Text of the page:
Here is a round-up of some of the cases at Blackpool Magistrates Court.
Paul Thompson, 35, drink-driving, no insurance
A drink-driver had one of the highest level of alcohol in his body a court had seen.
Paul Thompson drove along Blackpool Promenade on a busy Saturday afternoon with 168 micrograms of alcohol in his system – 35 is the limit.
The father-of-three, who was a learner driver and had no insurance, had his 13-year-old son in the car with him at the time.
Thompson, 35, who works as a waste operative, of Trafalgar Road, South Shore, pleaded guilty to driving with excess alcohol without insurance and not in accordance with his provisional licence.
He wept as he was sentenced to three months in jail, disqualified from driving for four years and ordered to pay £115 victims’ surcharge by Blackpool magistrates.
Presiding magistrate, Marilyn Padgett, told him: “We have not seen that level of alcohol before. You could have caused death.”
Prosecutor, Pam Smith, said a taxi driver carrying passengers in his cab found himself behind Thompson who was driving a Peugeot 307 on March 4 at 1.20pm.
Thompson was turning round continually to speak to a child in the rear seat.
As they drove along the Promenade Thompson drove erratically speeding up then slowing down.
At one point he sounded his horn before rolling back towards the taxi and also making abusive gestures.
When taken to the police station and found to be almost five times over the limit Thompson said: “You win some, you lose some.” He added he had been drinking for most of the week and had not eaten much.
Steven Townley, defending, told the court: “This is probably the highest reading you will deal with. He has shown genuine regret and remorse and realised he put others at risk.”
Thompson’s serious alcohol problem began two years ago and he drank bottles of vodka each day. Last year his doctor had told him he would die if he did not stop drinking.
He had been driving to a hotel where his wife worked, because he had been having problems with his teenage son and he wanted her help.
Natalie Barks, 24, fraud
A young mother had four jobs while illegally claiming thousands in benefits payments.
Natalie Barks, 24, of Watson Road, South Shore, pleaded guilty to two offences of dishonesty failing to notify a change in circumstances.
She wept as she was sentenced to a three months tagged curfew from 10pm to 6am and ordered to pay £85 costs with a £60 victims’ surcharge by magistrates.
Prosecutor, Pam Smith, said Barks illegally claimed £2,880 in income support and housing benefit by failing to declare she was working between April and December 2015.
She had four jobs working for a recruitment firm, at The Cube Bar, for a car company and another firm.
David Charnley, defending, said when Barks had started working she was doing less than 16 hours.
Barks, who was pregnant and had mental health problems, had been very silly and hopefully had learned her lesson.
Ma Kelly’s Estates Ltd, trading without a licence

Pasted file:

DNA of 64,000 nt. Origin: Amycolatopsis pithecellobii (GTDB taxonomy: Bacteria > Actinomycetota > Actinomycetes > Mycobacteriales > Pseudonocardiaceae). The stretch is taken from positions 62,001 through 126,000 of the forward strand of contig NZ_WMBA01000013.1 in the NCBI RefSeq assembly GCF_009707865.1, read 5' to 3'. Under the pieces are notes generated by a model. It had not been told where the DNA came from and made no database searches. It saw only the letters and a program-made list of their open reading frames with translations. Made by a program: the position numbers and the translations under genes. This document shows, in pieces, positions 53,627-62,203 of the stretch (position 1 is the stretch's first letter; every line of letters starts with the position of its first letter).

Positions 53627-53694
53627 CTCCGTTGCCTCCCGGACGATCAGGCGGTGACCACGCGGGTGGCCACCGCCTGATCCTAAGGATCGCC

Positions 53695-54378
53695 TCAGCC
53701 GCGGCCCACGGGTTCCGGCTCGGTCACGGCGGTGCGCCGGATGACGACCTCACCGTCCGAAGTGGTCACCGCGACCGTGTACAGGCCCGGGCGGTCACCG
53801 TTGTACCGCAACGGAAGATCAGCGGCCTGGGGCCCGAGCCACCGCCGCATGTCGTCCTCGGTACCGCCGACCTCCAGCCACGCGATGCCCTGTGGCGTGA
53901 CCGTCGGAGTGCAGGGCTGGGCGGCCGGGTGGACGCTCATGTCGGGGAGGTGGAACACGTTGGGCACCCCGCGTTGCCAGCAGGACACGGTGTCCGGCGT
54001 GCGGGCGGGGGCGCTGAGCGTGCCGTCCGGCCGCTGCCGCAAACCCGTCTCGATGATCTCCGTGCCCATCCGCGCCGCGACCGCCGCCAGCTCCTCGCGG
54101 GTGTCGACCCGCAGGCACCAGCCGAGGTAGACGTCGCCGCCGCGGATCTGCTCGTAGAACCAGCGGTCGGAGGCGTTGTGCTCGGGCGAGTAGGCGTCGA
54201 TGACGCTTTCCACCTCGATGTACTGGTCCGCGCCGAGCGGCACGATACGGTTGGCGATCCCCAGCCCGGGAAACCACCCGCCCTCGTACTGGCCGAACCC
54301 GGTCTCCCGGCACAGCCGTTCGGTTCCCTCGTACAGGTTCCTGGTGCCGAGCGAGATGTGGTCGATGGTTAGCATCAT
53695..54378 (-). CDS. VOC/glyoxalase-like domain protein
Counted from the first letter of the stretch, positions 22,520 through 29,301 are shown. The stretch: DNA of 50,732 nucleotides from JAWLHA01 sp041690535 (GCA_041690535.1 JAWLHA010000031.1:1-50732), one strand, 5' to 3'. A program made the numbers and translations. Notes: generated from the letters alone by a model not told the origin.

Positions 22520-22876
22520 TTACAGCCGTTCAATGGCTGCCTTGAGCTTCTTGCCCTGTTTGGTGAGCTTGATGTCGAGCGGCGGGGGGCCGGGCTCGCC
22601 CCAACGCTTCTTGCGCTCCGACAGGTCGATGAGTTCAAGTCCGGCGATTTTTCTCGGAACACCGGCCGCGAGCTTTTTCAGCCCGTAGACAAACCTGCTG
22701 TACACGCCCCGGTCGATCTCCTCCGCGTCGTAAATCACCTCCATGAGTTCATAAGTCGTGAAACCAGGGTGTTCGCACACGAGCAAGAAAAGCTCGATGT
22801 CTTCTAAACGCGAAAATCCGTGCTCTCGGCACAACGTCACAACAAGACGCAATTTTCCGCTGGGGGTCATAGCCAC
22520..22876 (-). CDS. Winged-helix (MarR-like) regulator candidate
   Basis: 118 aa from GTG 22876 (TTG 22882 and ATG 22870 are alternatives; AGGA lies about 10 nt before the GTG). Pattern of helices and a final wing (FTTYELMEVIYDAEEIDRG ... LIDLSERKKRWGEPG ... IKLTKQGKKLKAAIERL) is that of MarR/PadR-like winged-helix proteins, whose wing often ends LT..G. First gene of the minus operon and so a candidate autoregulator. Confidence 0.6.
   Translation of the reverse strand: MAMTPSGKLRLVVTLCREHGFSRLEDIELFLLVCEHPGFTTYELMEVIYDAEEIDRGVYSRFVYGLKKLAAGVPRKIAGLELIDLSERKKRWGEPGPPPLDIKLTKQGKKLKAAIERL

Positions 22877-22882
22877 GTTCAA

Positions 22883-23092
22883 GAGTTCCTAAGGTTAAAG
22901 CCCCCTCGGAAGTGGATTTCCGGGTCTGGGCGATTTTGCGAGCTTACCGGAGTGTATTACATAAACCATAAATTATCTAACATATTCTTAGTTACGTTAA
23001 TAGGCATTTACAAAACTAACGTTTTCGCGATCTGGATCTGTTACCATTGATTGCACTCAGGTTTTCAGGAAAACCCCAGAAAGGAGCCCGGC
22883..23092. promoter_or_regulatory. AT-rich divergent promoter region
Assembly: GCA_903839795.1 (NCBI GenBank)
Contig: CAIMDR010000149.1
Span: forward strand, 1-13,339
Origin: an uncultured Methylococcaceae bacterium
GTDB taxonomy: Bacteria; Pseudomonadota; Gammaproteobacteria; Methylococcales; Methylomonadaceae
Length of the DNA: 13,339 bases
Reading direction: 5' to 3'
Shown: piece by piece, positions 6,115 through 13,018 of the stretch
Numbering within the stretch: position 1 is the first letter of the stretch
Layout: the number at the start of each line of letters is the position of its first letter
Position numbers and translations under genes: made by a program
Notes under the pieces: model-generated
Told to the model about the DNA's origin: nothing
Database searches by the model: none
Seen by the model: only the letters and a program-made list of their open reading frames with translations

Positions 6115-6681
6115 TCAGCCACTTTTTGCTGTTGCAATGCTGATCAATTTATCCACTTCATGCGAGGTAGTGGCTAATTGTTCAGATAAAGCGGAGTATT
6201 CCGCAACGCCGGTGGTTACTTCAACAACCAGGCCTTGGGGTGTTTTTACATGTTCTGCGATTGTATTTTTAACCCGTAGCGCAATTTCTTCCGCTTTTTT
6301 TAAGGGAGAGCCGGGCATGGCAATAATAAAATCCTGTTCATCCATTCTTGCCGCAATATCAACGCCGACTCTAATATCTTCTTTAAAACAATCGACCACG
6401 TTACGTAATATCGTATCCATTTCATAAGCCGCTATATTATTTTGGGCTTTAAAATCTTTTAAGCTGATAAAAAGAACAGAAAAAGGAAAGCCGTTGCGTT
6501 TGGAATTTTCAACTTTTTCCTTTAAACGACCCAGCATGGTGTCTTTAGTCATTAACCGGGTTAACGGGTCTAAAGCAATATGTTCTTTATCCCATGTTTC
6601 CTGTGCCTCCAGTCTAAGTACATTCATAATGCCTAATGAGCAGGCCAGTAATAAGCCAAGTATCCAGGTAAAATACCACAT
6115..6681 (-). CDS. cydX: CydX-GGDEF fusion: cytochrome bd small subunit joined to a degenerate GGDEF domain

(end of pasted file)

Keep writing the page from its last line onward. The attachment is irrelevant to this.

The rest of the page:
The owners of a cabaret bar group have appeared at court facing an allegation that they ran one of their outlets in defiance of enforcement notice.
Company director Paul Kelly represented Ma Kelly’s Estates Ltd when the firm appeared before magistrates.
Mr Kelly denied the offence and asked for a trial to take place at Preston Crown Court. Magistrates sent the case to the higher court.
Blackpool Council is prosecuting the firm, which has a chain of outlets, over their cabaret bar on the junction of Lytham Road and Bagot Street,South Shore.
The council alleges that between June 16, 2016 and February, 2017 the company continued to operate the licenced premises despite the fact there was an enforcement notice which had ordered the company to cease trading at the site.
Michael Napper, 35, drug-driving
A factory worker who police challenged when they saw him using his phone in the car was found with cannabis in his body.
Michael Napper, 35, of Warley Road, North Shore, pleaded guilty to drug driving.
He was banned from the road for 12 months and fined £220 with £85 costs plus £30 victims’ surcharge by magistrates.
Prosecutor, Pam Smith, said police saw Napper in a Ford Fiesta stopped on Ashburton Road, on January 12 about midnight.
He was using his phone to send and receive a text.
When the officer spoke to him about that Napper became abusive and rude.
A blood test showed 3.5 units of cannabis in his body – the specified limit is two.
Kathryn Jamieson-Sinclair, defending, said her client had done the right thing and pulled over to use his phone when the police drew up next to him.
Napper who worked in a biscuit factory at Kirkham, had just finished a 12-hour shift and had not felt impaired when he was driving. He would now probably lose his job because it would be difficult to fulfil his shift requirements using public transport.
Richard Jenkins, 61, drunk and disorderly
A man threatened to put out a cigarette in a police officer’s beard during a fracas in Blackpool.
Richard Jenkins also told officers he was going to jump off a bridge or hurl himself in front of a train.
Jenkins, 61, of Dickson Road, Blackpool, pleaded guilty to being drunk and disorderly.
He was given a 12 months conditional discharge and ordered to pay £85 costs with £20 victims’ surcharge by magistrates.
Prosecutor, Pam Smith, said police were called to Springfield Road, on March 6, at 7.50pm, where Jenkins was threatening to harm himself.
He became agitated at officers shouting: “Have you lost your parents.” An ambulance was called but Jenkins said he would walk out of hospital and jump in front of a train. He was arrested after threatening to stub a cigarette out in a police constable’s beard.
Jenkins told magistrates: “I just lost my parents four years ago. I’m sorry I caused a lot of trouble I’m going to see my doctor.”